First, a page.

When used for its intended purpose, social media brings incredible value to our lives. Tens of thousands of Belizean youth, including myself, use various forms of social media platforms for recreation, socialization, sharing knowledge, and keeping updated on the latest news stories, as well as for business transactions, and other purposes.
However, while social media has many benefits, there are also very harmful ways in which social media is being used today. Certain social media behaviors are outward manifestations of, or reflect some of, the deeper, harmful subconscious values in our society.
As in most countries around the world, Belizeans live in a society where, to a large extent, people tend to value their lives based on comparisons with the perceived success of others. The quest to “keep up with the Joneses” highlights the constant competition that can exist in a society. Although such social comparisons might have existed since the beginning of human civilization, the difference today is that, with the advent of social media platforms, these comparisons can be made swiftly, almost instantaneously, with thousands of people by just scrolling through one’s social media timeline.
Depending on a person’s mental disposition, the use of social media can promote envy, jealousy, hatred, low self-esteem, anxiety and even depression and other destructive mental states. The collective tendencies for either positive and uplifting or negative and destructive social media behaviors also reveal the collective mental disposition of the nation. People who use social media must be very careful not to fall prey to continuously generating negative feelings toward one another and judging each other based on superficial metrics.
Scientific researchers such as Dr. Joe Dispenza and many others have shown that extended use of social media and screen time on phones, TVs or computers is directly linked to feelings of anxiety and restlessness, due to the overstimulation of brain wave activity. Too much screen time or absorbing too much information all at once, especially negative content, can also cause subtle mental strain. I have found that the less time I spend on social media, the less time I spend consuming negative content, and the less time I spend incessantly scrolling for updates on other people’s lives, the more calm and relaxed I feel, and the more I can focus my mind on productive pursuits. If youths spend a little less time on social media, this would open up a window to engage in more creative, productive, and beneficial social and economic activities.
The increasing challenge is that more youths are becoming addicted to social media for extended hours, from the moment they wake up in the morning to bedtime at night. We add photos highlighting our best moments and our “best selves”. Some even present a social media persona that is often a false representation of their actual lives. This becomes a problem, since many youth who see these carefully edited photos of persons having the time of their lives with many friends, or on extravagant trips, in nice clothing, sipping on expensive drinks, often do not realize that these are just highlighted reels of people’s lives that they want you to see.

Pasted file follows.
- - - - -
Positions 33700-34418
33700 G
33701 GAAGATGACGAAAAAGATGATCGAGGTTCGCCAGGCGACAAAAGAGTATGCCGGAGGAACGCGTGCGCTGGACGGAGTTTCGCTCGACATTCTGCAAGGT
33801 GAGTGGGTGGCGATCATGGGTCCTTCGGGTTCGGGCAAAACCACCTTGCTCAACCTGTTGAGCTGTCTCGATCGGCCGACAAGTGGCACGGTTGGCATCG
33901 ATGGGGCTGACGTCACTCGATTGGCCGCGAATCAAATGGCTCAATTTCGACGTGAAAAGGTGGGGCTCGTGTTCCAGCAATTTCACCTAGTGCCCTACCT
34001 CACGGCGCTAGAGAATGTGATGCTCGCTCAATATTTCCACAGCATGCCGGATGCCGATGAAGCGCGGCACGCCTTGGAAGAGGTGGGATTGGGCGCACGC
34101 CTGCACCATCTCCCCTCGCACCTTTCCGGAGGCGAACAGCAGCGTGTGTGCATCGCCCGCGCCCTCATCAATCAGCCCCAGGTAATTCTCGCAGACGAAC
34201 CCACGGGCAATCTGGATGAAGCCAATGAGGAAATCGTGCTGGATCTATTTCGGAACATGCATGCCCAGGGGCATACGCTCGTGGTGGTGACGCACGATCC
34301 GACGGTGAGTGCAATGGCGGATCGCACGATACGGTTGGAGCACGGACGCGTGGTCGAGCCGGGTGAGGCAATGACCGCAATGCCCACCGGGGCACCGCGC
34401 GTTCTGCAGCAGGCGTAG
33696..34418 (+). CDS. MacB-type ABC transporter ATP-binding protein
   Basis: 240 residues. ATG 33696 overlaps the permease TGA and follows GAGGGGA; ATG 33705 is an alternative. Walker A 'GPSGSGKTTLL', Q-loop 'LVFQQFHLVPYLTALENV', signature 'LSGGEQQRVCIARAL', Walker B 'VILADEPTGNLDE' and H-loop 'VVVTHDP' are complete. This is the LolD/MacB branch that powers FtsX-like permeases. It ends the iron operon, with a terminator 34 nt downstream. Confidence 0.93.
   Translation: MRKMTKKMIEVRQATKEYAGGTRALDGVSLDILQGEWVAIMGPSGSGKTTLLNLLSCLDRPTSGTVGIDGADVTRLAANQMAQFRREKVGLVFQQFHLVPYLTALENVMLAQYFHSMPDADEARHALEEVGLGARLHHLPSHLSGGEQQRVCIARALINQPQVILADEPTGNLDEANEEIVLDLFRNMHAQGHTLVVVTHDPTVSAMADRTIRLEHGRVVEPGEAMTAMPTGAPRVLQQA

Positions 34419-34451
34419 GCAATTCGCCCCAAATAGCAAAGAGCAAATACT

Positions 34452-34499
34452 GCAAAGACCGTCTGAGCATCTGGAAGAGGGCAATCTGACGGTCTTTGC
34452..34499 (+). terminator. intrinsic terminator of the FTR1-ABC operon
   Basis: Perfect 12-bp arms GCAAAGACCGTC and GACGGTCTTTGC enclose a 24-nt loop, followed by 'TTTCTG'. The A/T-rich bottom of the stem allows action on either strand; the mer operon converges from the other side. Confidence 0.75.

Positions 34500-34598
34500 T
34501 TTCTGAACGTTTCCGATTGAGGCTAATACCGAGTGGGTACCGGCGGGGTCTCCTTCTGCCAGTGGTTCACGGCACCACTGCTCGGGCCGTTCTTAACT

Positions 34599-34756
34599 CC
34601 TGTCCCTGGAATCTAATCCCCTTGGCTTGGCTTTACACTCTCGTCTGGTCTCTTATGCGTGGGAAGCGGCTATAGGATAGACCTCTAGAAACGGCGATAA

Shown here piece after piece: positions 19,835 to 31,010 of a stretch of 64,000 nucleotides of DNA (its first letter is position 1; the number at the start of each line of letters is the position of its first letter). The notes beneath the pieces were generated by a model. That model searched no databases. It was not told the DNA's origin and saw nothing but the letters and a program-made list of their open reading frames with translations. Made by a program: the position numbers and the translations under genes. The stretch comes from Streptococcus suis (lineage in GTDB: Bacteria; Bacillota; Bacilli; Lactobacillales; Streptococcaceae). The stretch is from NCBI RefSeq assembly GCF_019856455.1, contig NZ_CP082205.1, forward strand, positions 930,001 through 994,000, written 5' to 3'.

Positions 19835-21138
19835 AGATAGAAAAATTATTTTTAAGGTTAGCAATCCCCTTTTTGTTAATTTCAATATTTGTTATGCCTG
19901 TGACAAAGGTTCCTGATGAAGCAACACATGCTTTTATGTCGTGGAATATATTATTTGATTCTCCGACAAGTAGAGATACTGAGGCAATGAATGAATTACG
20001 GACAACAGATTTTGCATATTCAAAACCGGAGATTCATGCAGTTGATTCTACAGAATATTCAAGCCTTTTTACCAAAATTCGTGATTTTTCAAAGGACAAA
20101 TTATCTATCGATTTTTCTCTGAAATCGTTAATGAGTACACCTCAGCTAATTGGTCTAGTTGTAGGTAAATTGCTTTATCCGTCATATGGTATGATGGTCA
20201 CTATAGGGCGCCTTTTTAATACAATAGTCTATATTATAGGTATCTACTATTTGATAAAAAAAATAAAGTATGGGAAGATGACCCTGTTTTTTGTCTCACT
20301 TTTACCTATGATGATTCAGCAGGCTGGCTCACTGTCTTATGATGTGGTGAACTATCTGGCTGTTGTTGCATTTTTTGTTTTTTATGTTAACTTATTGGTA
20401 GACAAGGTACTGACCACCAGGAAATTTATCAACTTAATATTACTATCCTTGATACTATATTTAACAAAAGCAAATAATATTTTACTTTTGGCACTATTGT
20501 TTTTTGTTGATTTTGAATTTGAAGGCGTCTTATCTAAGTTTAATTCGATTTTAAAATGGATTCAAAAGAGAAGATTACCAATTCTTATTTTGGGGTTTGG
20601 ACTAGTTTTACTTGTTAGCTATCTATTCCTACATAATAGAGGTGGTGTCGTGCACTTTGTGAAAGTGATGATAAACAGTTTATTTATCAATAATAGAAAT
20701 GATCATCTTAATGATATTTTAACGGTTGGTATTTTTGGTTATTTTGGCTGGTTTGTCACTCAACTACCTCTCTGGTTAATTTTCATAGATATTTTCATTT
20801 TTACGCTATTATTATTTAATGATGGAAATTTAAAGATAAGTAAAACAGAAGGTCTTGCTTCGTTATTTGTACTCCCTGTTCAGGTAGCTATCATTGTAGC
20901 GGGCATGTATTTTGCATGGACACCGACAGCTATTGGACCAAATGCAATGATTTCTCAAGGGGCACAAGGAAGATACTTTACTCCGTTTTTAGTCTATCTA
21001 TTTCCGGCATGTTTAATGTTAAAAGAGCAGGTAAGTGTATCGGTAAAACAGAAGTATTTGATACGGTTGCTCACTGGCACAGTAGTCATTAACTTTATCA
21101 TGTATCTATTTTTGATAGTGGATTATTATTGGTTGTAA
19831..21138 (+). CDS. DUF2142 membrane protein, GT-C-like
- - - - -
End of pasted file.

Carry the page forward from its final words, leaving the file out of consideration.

I say all this to note that those who are caught comparing their lives with the glamor of their peers on social media can feel a sense of sadness, pressure, a sense that their life isn’t good enough compared to those of others. It is important to remember that we are all in different stages of life. We all have our own unique paths to take, and we grow and achieve different things at different times. Constantly comparing your life to others on social media, or consistently portraying a fake self to measure up in a way that is different from your reality can be quite harmful to your mental wellness.
For many, the challenge to limit the use of screen time is difficult. Yet, there is far more to life in the real world, and building genuine positive connections with self, others, community is, I believe, more beneficial than endless hours of being absorbed on a screen. From personal experience, I have found that the more we engage in positive activities to heal and nurture ourselves, the less we become concerned about the opinions of others, or about having to fit in. In this way we can lessen our insecurities. Many highly successful and liberated individuals have advised that true freedom and happiness arise when we are free from the need to impress others, and free from generating or feeding any kind of addiction. This includes addiction to social media.
Of course, this is much easier said than done. I know from personal experience with social media, that it is very difficult to break old habitual patterns, and addictive behaviors. However, the first step towards change starts with awareness of these tendencies and the conscious and dedicated efforts towards change for better. If we do not shift from countless hours of staring at images on screens, we can be missing out a whole lot on the awareness and deeply rich experiences that life can offer.